The discomfort which Miss Tyler’s passion for cleanliness produced to herself, as well as to her little household, was truly curious: to herself, indeed, it was a perpetual torment; to the two servants a perpetual vexation, and so it would have been to me if nature had not blest me with an innate hilarity of spirit which nothing but real affliction can overcome. That the better rooms might be kept clean, she took possession of the kitchen, sending the servants to one which was underground; and in this little, dark, confined place, with a rough stone floor, and a skylight (for it must not be supposed that it was a best kitchen, which was always, as it was intended to be, a comfortable sitting-room; this was more like a scullery), we always took our meals, and generally lived. The best room was never opened but for company; except now and then on a fine day to be aired and dusted, if dust could be detected there. In the other parlour, I was allowed sometimes to read, and she wrote her letters, for she had many correspondents; and we sat there sometimes in summer, when a fire was not needed, for fire produced
ashes, and ashes occasioned dust, and dust, visible or invisible, was the plague of her life. I have seen her order the teakettle to be emptied and refilled, because some one had passed across the hearth while it was on the fire preparing for her breakfast. She had indulged these humours till she had formed for herself notions of uncleanness almost as irrational and inconvenient as those of the Hindoos. She had a cup once buried for six weeks, to purify it from the lips of one whom she accounted unclean; all who were not her favourites were included in that class. A chair in which an unclean person had sat was put out in the garden to be aired; and I never saw her more annoyed than on one occasion when a man, who called upon business, seated himself in her own chair: how the cushion was ever again to be rendered fit for her use, she knew not! On such occasions, her fine features assumed a character either fierce or tragic; her expressions were vehement even to irreverence; and her gesticulations those of the deepest and wildest distress,—hands and eyes uplifted, as if she was in hopeless misery, or in a paroxysm of mental anguish.

As there are none who like to be upon ill terms with themselves, most people find out some device whereby they may be reconciled to their own faults; and in this propensity it is that much of the irreligion in the world, and much of its false philosophy, have originated. My aunt used frequently to say that all good-natured people were fools. Hers was a violent temper, rather than an ill one; there was a great deal of kindness in it, though it was under no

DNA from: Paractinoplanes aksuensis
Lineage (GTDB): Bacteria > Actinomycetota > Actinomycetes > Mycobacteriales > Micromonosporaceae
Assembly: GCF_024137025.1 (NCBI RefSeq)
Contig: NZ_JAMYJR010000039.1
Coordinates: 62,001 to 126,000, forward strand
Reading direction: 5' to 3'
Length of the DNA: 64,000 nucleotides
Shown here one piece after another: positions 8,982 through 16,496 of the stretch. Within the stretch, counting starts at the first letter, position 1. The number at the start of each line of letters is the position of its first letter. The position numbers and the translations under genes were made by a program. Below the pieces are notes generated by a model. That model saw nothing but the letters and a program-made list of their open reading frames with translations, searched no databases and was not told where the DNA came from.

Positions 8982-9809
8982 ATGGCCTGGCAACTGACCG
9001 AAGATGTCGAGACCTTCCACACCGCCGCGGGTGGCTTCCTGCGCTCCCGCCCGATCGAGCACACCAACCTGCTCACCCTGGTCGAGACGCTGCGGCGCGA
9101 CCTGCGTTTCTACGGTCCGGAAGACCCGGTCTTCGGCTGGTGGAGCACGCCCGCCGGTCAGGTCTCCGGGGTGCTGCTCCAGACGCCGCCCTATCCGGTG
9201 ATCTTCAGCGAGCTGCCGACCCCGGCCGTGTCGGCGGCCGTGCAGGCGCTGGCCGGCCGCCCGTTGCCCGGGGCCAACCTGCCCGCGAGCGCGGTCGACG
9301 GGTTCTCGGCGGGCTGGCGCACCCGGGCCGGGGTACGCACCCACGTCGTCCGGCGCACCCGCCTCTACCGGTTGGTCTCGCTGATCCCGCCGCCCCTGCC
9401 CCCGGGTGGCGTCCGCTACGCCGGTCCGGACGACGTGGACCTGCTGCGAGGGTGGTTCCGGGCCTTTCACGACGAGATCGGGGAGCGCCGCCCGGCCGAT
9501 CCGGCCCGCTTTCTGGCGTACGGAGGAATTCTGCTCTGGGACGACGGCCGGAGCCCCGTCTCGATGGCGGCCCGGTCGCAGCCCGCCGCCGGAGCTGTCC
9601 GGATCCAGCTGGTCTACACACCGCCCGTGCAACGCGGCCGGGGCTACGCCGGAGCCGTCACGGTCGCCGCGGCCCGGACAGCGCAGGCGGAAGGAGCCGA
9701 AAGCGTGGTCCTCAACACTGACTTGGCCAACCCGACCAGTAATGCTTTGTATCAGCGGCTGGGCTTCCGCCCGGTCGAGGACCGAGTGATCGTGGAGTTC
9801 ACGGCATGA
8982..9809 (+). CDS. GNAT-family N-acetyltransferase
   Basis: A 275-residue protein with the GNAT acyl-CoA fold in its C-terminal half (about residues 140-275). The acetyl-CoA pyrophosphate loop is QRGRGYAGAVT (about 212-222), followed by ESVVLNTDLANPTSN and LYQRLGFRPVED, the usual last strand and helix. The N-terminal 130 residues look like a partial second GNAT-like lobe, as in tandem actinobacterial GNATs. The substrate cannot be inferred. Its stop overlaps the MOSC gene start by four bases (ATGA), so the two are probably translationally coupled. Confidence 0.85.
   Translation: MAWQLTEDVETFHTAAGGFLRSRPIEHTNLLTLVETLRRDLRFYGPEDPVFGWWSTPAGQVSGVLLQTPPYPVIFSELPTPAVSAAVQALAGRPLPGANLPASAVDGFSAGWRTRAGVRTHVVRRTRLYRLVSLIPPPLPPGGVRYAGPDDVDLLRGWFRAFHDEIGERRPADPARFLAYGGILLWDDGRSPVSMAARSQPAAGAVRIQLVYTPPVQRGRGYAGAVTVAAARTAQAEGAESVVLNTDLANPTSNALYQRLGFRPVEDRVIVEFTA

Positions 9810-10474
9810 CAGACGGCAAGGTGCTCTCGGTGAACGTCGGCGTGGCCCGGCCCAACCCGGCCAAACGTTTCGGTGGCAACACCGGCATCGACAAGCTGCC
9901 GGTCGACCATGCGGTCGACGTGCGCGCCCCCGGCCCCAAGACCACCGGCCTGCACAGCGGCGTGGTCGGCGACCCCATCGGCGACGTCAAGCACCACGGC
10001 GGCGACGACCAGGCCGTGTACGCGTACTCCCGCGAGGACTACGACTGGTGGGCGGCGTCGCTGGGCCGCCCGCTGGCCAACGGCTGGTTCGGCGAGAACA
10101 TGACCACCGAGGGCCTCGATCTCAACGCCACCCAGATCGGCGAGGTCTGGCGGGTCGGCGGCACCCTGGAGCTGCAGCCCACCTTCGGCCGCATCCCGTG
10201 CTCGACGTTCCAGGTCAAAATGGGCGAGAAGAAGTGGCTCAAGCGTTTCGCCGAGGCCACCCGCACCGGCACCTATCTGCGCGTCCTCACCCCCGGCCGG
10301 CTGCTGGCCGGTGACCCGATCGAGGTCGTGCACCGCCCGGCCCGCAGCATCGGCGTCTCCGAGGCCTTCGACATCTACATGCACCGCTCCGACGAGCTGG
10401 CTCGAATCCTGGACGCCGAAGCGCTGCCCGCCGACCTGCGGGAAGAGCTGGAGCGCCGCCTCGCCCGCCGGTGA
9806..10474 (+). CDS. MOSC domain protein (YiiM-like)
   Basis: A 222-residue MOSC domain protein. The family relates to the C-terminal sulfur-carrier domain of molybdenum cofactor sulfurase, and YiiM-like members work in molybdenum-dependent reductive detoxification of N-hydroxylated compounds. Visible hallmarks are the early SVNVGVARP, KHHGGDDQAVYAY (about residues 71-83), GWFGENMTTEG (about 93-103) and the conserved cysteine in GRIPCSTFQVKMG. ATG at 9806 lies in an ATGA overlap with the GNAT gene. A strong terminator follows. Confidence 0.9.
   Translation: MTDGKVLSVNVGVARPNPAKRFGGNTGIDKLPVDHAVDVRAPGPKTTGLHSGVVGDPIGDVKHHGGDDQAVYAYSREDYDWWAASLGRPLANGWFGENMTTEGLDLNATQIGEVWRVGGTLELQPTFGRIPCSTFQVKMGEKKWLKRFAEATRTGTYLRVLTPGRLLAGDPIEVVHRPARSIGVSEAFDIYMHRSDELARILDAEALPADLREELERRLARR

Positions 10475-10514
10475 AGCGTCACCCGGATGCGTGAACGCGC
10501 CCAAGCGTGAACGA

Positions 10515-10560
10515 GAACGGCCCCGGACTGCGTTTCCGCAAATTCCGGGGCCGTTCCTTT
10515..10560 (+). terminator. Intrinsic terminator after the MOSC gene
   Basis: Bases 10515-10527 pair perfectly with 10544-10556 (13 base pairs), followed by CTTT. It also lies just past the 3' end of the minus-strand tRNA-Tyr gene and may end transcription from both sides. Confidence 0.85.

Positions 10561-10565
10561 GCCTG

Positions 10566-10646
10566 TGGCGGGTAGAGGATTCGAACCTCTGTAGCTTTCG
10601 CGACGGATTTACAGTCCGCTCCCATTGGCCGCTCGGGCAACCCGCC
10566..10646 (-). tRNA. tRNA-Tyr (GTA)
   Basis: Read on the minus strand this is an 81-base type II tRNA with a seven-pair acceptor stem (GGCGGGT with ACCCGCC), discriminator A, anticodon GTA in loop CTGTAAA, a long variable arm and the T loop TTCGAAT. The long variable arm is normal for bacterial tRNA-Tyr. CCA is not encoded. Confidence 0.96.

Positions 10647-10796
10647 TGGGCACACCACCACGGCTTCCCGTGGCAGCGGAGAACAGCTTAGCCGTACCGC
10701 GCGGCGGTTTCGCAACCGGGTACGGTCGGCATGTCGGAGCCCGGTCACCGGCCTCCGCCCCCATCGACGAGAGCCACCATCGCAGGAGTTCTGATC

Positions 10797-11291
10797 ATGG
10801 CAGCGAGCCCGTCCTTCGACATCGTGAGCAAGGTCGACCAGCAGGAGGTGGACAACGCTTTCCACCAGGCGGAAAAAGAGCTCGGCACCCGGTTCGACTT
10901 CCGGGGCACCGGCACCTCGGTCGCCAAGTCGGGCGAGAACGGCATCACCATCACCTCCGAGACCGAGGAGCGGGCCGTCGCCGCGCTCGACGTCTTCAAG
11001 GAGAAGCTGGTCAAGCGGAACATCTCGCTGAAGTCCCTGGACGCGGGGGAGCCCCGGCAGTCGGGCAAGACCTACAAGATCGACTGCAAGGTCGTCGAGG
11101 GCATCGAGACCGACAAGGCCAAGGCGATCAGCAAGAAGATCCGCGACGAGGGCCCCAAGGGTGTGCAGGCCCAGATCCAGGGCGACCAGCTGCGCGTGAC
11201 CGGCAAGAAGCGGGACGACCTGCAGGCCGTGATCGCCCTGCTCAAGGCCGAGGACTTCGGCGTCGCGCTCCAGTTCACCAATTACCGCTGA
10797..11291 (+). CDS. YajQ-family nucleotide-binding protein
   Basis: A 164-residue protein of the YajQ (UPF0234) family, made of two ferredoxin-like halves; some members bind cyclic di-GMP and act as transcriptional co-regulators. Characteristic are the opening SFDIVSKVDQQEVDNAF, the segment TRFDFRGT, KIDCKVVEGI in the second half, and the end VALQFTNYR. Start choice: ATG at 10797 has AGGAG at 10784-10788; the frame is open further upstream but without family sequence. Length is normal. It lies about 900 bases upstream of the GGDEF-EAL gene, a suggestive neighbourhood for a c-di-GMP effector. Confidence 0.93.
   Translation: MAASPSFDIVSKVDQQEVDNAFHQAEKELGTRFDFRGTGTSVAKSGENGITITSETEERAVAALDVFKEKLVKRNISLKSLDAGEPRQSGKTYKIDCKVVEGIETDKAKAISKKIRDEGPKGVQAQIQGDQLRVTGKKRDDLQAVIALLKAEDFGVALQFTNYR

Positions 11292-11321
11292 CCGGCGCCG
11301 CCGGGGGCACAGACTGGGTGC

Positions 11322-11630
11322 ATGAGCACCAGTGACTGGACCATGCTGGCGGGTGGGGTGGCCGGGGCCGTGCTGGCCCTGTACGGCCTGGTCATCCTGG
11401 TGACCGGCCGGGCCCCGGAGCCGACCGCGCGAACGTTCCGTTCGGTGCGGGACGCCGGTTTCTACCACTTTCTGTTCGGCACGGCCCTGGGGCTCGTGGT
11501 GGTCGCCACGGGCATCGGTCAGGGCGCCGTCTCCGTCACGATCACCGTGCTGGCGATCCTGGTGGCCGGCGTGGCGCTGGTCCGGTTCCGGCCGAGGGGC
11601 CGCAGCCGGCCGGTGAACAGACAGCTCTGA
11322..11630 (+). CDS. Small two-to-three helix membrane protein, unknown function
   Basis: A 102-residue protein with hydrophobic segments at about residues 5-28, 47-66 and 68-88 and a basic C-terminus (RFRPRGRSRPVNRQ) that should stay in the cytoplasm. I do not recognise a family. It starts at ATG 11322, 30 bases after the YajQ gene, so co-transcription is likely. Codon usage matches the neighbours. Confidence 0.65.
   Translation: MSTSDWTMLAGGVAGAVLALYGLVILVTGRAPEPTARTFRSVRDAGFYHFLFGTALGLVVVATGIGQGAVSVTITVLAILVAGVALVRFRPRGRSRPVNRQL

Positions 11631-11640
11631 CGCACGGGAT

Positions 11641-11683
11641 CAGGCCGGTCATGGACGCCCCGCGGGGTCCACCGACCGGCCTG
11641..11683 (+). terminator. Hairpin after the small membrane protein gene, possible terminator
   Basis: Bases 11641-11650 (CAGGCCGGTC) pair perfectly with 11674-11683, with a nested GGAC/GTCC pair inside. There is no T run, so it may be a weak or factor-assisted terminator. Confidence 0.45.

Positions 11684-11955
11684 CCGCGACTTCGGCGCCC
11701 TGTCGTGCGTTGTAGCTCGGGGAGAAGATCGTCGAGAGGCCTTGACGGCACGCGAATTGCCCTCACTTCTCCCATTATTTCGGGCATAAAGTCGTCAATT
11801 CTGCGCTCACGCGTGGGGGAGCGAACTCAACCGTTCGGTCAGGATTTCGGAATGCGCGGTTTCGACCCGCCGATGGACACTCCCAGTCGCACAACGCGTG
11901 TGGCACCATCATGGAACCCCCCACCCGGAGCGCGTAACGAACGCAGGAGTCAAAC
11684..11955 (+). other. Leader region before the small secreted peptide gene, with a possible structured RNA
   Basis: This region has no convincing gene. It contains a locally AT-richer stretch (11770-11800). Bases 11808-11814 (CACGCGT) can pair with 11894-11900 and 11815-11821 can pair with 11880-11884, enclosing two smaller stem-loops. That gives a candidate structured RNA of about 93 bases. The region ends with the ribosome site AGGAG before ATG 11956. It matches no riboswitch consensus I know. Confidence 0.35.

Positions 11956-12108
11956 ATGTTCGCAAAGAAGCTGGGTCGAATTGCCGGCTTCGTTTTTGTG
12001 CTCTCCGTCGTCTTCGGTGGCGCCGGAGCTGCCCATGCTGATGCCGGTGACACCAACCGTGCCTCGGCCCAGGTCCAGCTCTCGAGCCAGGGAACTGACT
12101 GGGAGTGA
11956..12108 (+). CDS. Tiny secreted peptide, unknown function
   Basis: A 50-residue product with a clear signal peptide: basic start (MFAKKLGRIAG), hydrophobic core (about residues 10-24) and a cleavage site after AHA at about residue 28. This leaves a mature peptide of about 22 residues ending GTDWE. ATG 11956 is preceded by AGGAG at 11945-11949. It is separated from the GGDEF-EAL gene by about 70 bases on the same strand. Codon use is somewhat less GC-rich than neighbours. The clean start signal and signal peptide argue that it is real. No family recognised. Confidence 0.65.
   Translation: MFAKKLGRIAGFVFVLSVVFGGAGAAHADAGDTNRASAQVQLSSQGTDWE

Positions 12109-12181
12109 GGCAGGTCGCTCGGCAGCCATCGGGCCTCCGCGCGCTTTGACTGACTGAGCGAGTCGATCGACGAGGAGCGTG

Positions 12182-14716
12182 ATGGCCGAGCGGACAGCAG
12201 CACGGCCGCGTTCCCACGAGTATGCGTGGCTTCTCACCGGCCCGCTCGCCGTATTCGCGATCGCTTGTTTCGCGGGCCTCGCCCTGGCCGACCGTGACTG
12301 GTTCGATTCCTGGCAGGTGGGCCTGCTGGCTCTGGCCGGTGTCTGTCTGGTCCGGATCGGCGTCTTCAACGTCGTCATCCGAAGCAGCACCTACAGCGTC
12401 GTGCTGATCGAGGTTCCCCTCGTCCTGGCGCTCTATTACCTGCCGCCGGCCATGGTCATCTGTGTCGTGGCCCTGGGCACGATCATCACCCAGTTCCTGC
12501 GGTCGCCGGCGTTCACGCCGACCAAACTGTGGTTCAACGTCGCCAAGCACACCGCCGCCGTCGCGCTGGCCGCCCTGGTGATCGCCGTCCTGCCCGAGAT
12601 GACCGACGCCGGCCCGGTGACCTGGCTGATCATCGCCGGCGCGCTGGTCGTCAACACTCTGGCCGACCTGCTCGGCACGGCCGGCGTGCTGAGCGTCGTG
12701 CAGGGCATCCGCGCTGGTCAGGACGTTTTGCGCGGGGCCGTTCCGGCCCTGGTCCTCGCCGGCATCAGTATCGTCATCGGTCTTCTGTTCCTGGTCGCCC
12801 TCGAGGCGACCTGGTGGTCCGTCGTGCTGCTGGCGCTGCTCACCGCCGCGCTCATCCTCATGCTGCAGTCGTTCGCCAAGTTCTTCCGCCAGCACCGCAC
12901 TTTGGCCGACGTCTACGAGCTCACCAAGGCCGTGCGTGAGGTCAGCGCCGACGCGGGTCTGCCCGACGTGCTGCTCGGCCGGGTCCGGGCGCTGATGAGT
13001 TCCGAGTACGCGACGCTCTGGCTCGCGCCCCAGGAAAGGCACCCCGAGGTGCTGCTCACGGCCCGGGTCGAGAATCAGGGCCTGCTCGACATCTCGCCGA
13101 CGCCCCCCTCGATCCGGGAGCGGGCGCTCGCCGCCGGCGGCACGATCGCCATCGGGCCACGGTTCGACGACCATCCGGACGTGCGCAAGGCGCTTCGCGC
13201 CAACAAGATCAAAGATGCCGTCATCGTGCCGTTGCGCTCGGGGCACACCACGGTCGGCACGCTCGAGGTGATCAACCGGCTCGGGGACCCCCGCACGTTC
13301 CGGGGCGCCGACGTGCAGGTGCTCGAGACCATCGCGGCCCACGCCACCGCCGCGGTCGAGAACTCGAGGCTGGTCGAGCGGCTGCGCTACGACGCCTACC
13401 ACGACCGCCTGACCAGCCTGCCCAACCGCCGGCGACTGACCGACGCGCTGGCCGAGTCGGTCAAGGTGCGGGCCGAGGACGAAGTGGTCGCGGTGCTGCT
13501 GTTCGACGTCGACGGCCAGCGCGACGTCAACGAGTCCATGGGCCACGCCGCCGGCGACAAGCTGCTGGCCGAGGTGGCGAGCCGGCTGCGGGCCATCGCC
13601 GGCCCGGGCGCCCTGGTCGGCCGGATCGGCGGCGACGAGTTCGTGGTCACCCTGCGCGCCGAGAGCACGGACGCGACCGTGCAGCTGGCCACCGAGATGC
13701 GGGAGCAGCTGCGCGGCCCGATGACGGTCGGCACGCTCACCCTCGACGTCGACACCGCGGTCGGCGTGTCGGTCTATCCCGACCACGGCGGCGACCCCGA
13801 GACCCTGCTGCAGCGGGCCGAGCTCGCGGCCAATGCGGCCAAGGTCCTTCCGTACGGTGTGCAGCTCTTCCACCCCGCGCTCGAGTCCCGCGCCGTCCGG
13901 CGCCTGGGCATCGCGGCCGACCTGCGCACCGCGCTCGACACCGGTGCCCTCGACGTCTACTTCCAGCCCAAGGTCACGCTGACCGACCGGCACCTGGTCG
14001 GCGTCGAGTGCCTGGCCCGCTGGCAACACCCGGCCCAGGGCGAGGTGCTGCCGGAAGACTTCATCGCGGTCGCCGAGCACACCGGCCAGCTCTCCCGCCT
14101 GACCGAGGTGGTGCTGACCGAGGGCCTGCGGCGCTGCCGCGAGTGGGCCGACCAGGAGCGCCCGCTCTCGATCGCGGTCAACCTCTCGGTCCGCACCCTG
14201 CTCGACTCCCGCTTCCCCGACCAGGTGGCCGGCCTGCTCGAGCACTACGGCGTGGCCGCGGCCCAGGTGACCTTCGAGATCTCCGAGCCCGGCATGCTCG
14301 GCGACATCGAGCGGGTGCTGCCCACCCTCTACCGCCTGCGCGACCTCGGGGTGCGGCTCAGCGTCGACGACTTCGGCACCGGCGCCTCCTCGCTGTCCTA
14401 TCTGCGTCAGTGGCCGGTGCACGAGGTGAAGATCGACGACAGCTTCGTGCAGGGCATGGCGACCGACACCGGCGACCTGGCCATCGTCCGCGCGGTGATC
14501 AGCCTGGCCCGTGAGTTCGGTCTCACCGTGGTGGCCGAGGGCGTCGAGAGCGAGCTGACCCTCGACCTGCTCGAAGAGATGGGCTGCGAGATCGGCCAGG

restraint. She was at once tyrannical and indulgent to her servants, and they usually remained a long while in her service, partly I believe from fear, and partly from liking: from liking, because she sent them often to the play (which is probably to persons in that condition, as it is to children, the most delightful of all amusements), and because she conversed with them much more than is usual for any one in her rank of life. Her habits were so peculiar, that the servants became in a certain degree her confidants; she therefore was afraid to change them and they even, when they wished to leave her, were afraid to express the wish, knowing that she would regard it as a grievous offence, and dreading the storm of anger which it would bring down. Two servants in my remembrance left her for the sake of marrying; and, although they had both lived with her many years, she never forgave either, nor ever spoke of them without some expression of bitterness. I believe no daughter was ever more afraid of disclosing a clandestine marriage to a severe parent, than both these women were of making their intention known to their mistress, such was the ascendancy that she possessed over them. She had reconciled herself to the indulgence of her ungoverned anger, by supposing that a bad temper was naturally connected with a good understanding and a commanding mind.